Second, the invisible network bankrolling energy’s visible networks is changing already. Coal miners were this past decade’s canaries about what happens when long-held assumptions about energy demand go awry. Oil and gas producers aren’t under nearly the same pressure right now. But a decade of poor financial performance due to an old-school emphasis on growth at all costs has weakened their relationship with capital markets just as the latter are also waking up to climate change. The deflation unleashed by shale and broader competition has kicked away a big reason to own these stocks: the oil-price option, a hedge against supply shocks.

Risk isn’t the end of the story, though; reconfiguring the world’s energy networks is also a mammoth opportunity (as was the overhaul of our global communications systems over the past couple of decades). One of the weirder developments of this bit of the 21st century has been the use of ever-cruder arguments and policy volleys to consolidate America’s status as a producer of raw commodities rather than as an innovator in the next generation of energy technologies.

In his latest quarterly review for investors, James Murchie, founder and CEO of Energy Income Partners LLC, which invests largely in pipeline and grid operators, writes that the shift from scarcity to abundance will shift investors away from owning traditional energy assets that benefit from supply disruptions toward those that benefit from fundamental disruption. Or, as he puts it, “toward owning the parts of the energy sector that will continue to benefit from — rather than suffer from — technological innovations that lower the cost of cleaner forms of reliable and safe energy.”

Putting tangible values on things like atmospheric integrity rather than treating them as infinite landfill would speed that shift. Although this notion has been around for at least a century, it battles an incumbent view (and interests) hardwired for harvesting rather than conservation. In light of rising awareness and outrage over climate change, that incumbent view has aged in dog years over the past decade. The most potent, necessary, and ongoing act of energy’s rewiring concerns those thousands upon thousands of miles of network called the human brain.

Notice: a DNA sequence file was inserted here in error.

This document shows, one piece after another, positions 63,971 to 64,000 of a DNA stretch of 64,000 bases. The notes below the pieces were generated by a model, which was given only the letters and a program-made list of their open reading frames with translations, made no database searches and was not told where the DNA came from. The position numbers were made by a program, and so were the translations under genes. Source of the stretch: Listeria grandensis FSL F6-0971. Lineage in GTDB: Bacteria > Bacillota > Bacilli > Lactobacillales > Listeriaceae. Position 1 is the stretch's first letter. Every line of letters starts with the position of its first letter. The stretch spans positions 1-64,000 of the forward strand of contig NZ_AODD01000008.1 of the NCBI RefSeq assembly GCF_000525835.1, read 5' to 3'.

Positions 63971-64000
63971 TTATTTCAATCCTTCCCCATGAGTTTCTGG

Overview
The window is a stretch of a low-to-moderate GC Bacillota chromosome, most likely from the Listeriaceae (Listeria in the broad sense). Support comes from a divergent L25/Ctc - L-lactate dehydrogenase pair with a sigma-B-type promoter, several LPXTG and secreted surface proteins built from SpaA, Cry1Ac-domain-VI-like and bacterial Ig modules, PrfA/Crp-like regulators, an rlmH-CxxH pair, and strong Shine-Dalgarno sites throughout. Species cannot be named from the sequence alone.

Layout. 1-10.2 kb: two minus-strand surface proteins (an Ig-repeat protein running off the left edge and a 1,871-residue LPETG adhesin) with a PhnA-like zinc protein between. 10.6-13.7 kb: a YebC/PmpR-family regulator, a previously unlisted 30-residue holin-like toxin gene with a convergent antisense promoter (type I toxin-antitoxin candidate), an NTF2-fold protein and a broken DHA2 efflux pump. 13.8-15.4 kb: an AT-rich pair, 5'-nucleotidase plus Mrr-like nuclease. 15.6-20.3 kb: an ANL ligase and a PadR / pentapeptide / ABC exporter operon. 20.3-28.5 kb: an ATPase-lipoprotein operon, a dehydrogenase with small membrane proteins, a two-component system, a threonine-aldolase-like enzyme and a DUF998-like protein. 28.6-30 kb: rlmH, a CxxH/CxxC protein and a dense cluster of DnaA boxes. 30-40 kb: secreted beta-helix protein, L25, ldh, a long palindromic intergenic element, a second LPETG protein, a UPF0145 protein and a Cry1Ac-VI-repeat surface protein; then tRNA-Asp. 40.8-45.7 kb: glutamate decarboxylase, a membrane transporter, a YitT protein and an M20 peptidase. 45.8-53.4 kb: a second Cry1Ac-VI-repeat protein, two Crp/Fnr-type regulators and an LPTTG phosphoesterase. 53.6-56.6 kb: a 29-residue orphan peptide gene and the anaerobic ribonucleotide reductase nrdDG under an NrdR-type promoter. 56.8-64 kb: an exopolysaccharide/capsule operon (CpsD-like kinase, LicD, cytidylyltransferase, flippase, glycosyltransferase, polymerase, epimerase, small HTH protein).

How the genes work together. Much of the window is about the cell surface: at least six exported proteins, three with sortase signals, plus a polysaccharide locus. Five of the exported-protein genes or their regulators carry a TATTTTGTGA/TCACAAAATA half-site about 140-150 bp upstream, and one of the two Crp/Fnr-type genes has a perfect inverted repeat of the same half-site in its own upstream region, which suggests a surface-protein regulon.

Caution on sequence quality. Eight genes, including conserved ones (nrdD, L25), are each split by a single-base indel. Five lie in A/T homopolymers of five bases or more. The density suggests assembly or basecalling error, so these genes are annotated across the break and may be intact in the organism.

(1) Europe accounts for the bulk of the world's piped gas trade, sucking in volumes mainly from Russia, the North Sea and Africa. It accounted for more than two-thirds of pipeline exports in 2008, according to BP's Statistical Review of World Energy. By 2018, that was down to 59%. More importantly, while LNG's share of Europe's imports had only edged up from 12% to 13% in that time, the mere fact that the region's options for importing gas had multiplied put pressure on the likes of Gazprom to concede on terms. In this context, the recently opened "Power of Siberia" pipeline would be more accurately named "Power of China."

(2) This was Andrew Vesey, then CEO of Australianutility AGL Resources Ltd. He is now CEO of a utility which really needs to work on its customer-relationship skills, Pacific Gas and Electric Co., the main subsidiary of PG&E Corp. The summit was held in 2017.

(3) As detailed in chapter two of Daniel Yergin'sThe Prize.

(4) Obviously, these 21st-century networks still requireaccess to a more 20th-century plug at least occasionally.

To contact the author of this story: Liam Denning at ldenning1@bloomberg.net

To contact the editor responsible for this story: Mark Gongloff at mgongloff1@bloomberg.net

This column does not necessarily reflect the opinion of the editorial board or Bloomberg LP and its owners.

Liam Denning is a Bloomberg Opinion columnist covering energy, mining and commodities. He previously was editor of the Wall Street Journal's Heard on the Street column and wrote for the Financial Times' Lex column. He was also an investment banker.